Editor's Note: When we commissioned this article from Bob Gosch (better known as "Bob the Driveshaft Guy" in NASCAR shops), we had no idea how complicated this seemingly simple part was. It is critical that the part match the application in many different ways. Here he explains why in Part One of a two-part analysis that every racer should heed.

The driveshaft of the modern racing stock car is one of the most critical links in transferring the power of the engine through the drivetrain to the track. If your driveshaft fails, you have failed. Because it is usually one of the last parts assembled to the car, racers in a hurry tend to forget that great care should be taken when specifying a new shaft.

During the racing season, the driveshaft system should receive regular inspection and its components should be replaced on a firm schedule to ensure reliability. A driveshaft failure on the track will inevitably result in a wrecked race car and possible injury to yourself, your fellow racers, and your wallet.

Operating Environment The racing driveshaft operates in a confined space with no cooling provisions while surrounded by the hottest components of the race car. Inches from the track, the driveshaft is fully exposed to debris from other cars, chunks of rubber, and red-hot sparks of metal from dragging chassis parts. The driveshaft is always rotating whenever the car is moving and spends most of its life at the highest rpm the engine can sustain.

When a race car chassis is built, the fabricator creates a tunnel in the floorpan to accommodate the driveshaft. Based on his experience, he allows enough volume in the tunnel for the shaft to operate. But he normally does not know what major components will eventually be used in which combination.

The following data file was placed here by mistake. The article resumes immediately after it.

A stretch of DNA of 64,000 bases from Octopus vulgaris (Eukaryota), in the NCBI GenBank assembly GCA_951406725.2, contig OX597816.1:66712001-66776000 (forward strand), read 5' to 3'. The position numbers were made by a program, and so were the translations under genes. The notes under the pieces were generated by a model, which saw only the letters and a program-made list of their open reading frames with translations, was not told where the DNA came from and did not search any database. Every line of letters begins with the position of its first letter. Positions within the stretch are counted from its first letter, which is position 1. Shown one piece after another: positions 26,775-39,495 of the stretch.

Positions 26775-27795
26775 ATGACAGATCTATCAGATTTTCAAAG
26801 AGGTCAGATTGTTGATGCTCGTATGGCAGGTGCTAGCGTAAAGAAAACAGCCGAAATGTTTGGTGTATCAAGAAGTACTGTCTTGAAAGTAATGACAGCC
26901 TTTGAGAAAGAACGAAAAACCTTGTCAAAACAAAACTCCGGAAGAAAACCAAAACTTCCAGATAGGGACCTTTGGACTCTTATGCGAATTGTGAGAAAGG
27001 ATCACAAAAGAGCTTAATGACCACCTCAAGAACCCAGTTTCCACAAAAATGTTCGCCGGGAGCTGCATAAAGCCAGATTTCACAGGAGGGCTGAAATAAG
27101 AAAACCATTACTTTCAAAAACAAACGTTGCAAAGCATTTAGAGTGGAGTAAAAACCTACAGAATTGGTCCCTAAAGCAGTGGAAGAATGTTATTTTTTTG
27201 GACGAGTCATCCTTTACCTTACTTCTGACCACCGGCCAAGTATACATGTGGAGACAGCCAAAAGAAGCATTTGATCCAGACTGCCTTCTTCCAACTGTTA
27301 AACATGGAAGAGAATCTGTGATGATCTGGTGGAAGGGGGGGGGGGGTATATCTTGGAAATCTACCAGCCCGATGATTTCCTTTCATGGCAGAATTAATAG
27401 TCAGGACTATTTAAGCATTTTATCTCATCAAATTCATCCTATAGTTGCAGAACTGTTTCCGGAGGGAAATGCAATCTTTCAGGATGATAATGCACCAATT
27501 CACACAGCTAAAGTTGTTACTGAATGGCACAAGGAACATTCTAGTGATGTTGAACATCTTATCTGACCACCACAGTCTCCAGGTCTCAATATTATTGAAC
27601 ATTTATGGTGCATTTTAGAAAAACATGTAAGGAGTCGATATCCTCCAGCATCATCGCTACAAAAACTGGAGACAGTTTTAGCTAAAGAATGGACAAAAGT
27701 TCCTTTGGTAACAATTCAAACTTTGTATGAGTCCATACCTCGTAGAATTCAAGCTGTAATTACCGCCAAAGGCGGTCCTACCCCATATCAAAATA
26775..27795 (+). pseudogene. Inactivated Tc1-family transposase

Older chassis are often converted to different brands, and transmissions are routinely changed. Assuming that the driveshaft will always have sufficient clearance to operate properly is wishful thinking-it must always be checked.

When you are constructing a new race car, always mock-up the location of the major components first and inspect the tunnel area for interferences or obstructions to the driveshaft zone. The underside of the tunnel should be as smooth as possible with no protruding fasteners.

There must be adequate clearances for the driveshaft to follow the movement of the rear axle. Travel the rear axle assembly through its range of motion and check for any resulting obstruction to the shaft. Now is the best time to correct any potential problems by repositioning smaller components or re-contouring floor protrusions.

It is a common practice to run hard lines for engine oil transfer along the underside of the driveshaft tunnel. These lines not only introduce extra heat into the tunnel, but also become a serious limitation to driveshaft size and a potential disaster if the driveshaft fails and tears them open. Likewise, a large oil tank snuggled up next to the driveshaft for weight distribution reasons is a needless risk.

All sanctioning bodies require some form of driveshaft safety loop to prevent a flailing, broken driveshaft from injuring the driver or leaving the car. But few car builders give much thought to the magnitude of the potential damage. This is not the place to skimp on material or do the minimum allowed. The driveshaft loop should be substantial enough in thickness and mounting to contain the wild gyrations of the broken shaft and protect the adjoining flooring and oil tank. While driveshaft failures are rare, they can be catastrophic even if the car doesn't crash as a result.